Dyeing with eucalyptus leaves Part 5

Solar dyeing

This is probably the most environmentally friendly form of dyeing with Eucalyptus leaves.  All you need is a glass container with a screw top lid, leaves and water.  Solar dyeing works best in summer when the sunlight is strong, but good results can be achieved in winter if the jar is kept in a sunny place for longer.


Use a glass jar large enough to fit the fabric and enough leaves to dye the fabric.  Cheap discount stores often carry a range of glass jars with screw top lids in different sizes, or use clean household or preserving jars.  Remove any paper labels from the jar.  Place some leaves at the base of the jar, then wrap leaves in the fabric at random and stuff into the jar with more leaves around the outside of the fabric against the glass of the jar.  Finally place more leaves on the top until the jar is jammed full, and add as much water as will fit, and attach the lid firmly.  It’s important to keep the level of water over the fabric and leaves for the dye to extract.

Place jar in a sunny place for a few days to a few weeks depending on the weather, turning from time to time to get even sun coverage.  Check the jar to see if the amount of dyeing is to your liking.  Whole leaves may give a leaf imprint onto the fabric, or randomly patterned part leaf prints.  Pods can also be used, especially the large Mottlecah pods.  Solar dyeing is a fascinating way of creating patterned fabric, and adding dyes from a simmer dye bath can expand the colour range.  I’ve successfully solar dyed multi coloured patterned fabric in one batch but it can also turn out a muddy mess!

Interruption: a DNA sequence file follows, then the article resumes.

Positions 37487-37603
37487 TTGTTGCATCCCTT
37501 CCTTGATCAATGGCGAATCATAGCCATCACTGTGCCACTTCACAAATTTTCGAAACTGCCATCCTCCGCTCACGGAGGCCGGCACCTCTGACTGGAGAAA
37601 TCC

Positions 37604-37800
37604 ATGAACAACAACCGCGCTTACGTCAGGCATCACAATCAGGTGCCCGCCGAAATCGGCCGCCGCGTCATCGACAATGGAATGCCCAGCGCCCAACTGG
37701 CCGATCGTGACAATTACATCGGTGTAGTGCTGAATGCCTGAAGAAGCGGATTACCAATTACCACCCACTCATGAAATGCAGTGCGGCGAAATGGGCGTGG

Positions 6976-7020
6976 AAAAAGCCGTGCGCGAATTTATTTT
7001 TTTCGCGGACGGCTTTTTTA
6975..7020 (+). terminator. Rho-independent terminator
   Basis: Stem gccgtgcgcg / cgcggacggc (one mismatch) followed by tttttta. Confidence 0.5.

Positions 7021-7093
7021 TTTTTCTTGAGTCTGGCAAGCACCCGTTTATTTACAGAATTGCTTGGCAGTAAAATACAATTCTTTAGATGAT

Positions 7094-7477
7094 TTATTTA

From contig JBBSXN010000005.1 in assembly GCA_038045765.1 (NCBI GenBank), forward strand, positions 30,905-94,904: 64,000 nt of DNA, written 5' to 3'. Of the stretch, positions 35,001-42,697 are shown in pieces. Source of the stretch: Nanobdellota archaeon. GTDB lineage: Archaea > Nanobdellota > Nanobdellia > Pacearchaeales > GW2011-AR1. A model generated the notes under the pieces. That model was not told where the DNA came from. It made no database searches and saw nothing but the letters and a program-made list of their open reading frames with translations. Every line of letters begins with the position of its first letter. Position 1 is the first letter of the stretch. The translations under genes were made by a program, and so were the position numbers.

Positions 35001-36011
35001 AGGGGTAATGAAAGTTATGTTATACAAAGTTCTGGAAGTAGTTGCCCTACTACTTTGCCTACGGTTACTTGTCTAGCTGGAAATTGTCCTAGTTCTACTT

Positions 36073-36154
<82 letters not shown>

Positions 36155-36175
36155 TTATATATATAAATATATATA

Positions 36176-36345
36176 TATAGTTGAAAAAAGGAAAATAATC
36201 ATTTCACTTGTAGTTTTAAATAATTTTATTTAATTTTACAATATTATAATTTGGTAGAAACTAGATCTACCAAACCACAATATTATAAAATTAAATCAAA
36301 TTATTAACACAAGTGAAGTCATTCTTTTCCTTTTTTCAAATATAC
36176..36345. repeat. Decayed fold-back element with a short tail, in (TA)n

Eucalyptus dyes on fabric are like oil paintings.  The fabric is fast to washing and some sunlight, but can be reworked if placed back into a dyebath with leaves or an active mordant.  Colours and patterns can shift and turn into something unexpected.

Leaf Imprinting and Pigment Printing will be discussed in the next article.

SAFETY PRECAUTION:  Remember to use rubber gloves and a steam/fluid resistant face mask when using Eucalyptus dyes.  DON’T USE UTENSILS THAT WILL BE USED FOR COOKING.  Work in a well ventilated area away from children and animals.


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Artist in Adelaide, South Australia. I enjoy viewing and participating in street art and experimenting with photography for surface design.

3 thoughts on “Dyeing with eucalyptus leaves Part 5”

    1. Hi Janelle,
      According to artist India Flint in her book ‘Eco Colour’ cellulose fabrics such as cotton need pre-mordanting in alkaline and protein solutions before the eucalyptus dyes will bind to the fabric. Prepare a bucket or tub with a tablespoon of soda ash or washing soda to 10 litres/2 gallons of water and 5m/5 1/2 yards of fabric. Soak the fabric, gently wring out, drip dry, then repeat several times and alternate with soaking the same fabric in 1 litre/32 fl oz soy milk (no additives) to 10 litres/2 gallon of water. The fabric is then rested for as long as possible until the alkaline and protein solutions have worked their way into the fibre. The fabric can then be dyed. I’ve had some success over-dyeing cotton this way (immersion over heat), but I haven’t tried it with solar dyeing. India mentions other methods in her book: Eco Colour by India Flint, http://www.indiaflint.com/page3.htm

      Good luck and please let me know how you get on 🙂

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